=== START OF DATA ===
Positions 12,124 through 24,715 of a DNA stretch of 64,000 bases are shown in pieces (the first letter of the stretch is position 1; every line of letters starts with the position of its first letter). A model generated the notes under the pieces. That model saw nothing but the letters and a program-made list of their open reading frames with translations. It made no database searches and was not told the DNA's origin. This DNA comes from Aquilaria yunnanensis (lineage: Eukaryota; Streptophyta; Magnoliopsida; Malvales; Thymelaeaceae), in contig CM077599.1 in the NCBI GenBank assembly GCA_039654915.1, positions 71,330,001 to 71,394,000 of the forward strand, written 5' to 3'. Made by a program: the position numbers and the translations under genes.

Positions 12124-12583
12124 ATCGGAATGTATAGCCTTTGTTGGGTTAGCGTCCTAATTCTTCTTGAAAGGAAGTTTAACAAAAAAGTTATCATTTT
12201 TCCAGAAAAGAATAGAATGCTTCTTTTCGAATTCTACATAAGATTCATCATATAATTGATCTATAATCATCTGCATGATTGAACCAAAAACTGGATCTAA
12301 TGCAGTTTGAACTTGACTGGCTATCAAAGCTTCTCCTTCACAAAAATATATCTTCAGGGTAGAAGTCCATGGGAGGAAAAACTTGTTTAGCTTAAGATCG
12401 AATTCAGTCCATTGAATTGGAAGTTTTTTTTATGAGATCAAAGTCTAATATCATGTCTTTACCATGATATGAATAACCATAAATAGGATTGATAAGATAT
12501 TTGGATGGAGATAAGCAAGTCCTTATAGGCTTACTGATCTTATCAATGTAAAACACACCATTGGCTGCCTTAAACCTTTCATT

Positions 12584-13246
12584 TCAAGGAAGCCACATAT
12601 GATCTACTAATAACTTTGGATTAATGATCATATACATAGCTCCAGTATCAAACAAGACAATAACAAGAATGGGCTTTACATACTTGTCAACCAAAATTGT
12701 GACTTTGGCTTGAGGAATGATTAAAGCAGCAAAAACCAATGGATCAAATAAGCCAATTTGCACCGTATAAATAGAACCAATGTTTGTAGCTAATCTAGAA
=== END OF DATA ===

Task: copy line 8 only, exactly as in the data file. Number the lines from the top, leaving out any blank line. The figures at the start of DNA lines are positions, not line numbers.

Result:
Positions 12584-13246